AN announcement that AGL is delaying its plans to import gas through Crib Point by one year has renewed calls for the power companies and governments to work towards “a real renewable energy future”.
“The delay comes amid nationwide fury that Australians are paying some of the highest gas prices in the world while Australia remains the number one gas exporter,” Save Westernport president Louise Page said.
While the community group and Environment Victoria want the planned floating gas import terminal “scrapped altogether”, Ms Page said the delay was “an opportunity to do better”.
“We call on the Premier Daniel Andrews, federal MP for Flinders Greg Hunt and AGL CEO Brett Redman to reject business-as-usual fixes that anchor us to the energy past.”
Environment Victoria campaigns manager Dr Nicholas Aberle said AGL being “happy” to delay the project “shows that their claims about potential gas shortfalls have been exaggerated”.
AGL announced last Friday (28 June) that it expected “first gas to be delivered” from its “proposed” gas import jetty at Crib Point in the second half of the 2022 financial year, one year later than previously announced.
The state government is awaiting the outcome of an environmental effects statement (EES) before deciding on the plan.
Success of the proposal also depends on the building of a gas pipeline from Crib Point to Packenham, which is also being opposed because of its use of farmland.
AGL says the delay is being caused by its decision to use the Hoegh Esperanza as the floating storage and regasification unit (FSRU) instead of the Hoegh Giant.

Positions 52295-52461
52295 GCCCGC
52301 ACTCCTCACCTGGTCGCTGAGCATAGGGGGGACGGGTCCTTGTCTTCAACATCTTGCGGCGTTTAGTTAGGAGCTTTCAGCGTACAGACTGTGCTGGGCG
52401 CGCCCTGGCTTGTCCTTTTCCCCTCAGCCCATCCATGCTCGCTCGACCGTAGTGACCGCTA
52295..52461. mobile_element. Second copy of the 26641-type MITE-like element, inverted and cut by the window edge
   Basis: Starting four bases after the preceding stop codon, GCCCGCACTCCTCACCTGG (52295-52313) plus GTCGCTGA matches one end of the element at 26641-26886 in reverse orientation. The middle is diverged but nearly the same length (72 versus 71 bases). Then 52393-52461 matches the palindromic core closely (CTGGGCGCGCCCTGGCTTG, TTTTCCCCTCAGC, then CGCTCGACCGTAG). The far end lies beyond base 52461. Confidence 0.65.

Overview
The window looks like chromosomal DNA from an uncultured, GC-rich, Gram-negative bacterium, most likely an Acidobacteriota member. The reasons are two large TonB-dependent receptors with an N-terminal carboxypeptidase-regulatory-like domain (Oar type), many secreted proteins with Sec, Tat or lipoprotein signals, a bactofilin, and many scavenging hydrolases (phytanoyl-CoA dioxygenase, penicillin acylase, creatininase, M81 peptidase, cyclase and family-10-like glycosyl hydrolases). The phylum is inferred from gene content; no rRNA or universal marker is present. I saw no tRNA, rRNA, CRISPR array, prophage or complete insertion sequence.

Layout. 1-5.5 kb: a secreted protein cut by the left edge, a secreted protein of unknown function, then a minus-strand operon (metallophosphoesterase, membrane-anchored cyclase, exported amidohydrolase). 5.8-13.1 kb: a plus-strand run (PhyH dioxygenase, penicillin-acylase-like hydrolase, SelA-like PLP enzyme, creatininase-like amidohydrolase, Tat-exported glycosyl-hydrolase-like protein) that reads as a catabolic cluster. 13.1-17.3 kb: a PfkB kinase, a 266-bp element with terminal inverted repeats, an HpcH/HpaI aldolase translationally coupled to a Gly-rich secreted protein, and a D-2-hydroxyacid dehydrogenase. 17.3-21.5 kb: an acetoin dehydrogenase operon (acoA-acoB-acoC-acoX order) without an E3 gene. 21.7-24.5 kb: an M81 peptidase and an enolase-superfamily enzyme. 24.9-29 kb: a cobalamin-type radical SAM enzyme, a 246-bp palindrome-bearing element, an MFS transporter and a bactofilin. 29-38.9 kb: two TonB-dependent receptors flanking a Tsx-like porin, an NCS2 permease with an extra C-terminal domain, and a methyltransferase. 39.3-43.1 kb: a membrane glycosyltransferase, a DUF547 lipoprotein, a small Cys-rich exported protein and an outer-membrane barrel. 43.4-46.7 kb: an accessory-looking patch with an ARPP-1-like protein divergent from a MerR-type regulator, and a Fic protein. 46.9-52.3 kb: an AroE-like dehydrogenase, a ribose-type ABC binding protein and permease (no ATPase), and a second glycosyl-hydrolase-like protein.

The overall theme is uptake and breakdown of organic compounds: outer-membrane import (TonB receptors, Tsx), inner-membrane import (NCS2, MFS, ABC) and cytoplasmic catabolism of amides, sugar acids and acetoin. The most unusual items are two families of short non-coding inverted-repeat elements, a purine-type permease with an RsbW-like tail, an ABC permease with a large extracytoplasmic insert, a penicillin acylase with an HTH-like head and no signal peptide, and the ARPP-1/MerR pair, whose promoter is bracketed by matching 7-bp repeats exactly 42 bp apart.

“AGL believes the Esperanza better fits timing and operational requirements arising from the environment effects statement (EES) process currently being undertaken by the Victorian government,” the company stated in a “community update”.
“Also, in response to the local communities strongly held views about the unique environment in Western Port and that the Ramsar wetland must be protected, AGL has heard the need to fully assess any seasonal variations in marine the environment around the proposed FSRU site at Crib Point, and to present the full data transparently at EES exhibition,” AGL’s project director Ricky McNally said.
“We genuinely respect the work of local community groups like Save Westernport, who have vocally and vigorously worked to protect the environment and we have listened to them.”
Dr Aberle said AGL’s change of FSRU was a “positive” attempt to reduce the impact of its project on Western Port’s marine environment, “but they still can’t escape damaging the climate through liquefying and transporting gas – gas which may have actually been exported from Australia in the first place”.
“The smarter alternative is reducing gas consumption, not expanding supply, so neither Western Port nor the climate need to be damaged. This could cut millions of tonnes of CO2 from Victoria and help homes and businesses save on their energy bills,” Dr Aberle said.
“AGL’s terminal would acquire gas at international prices, so importing gas will do nothing to reduce gas prices in Australia. High prices are here to stay.”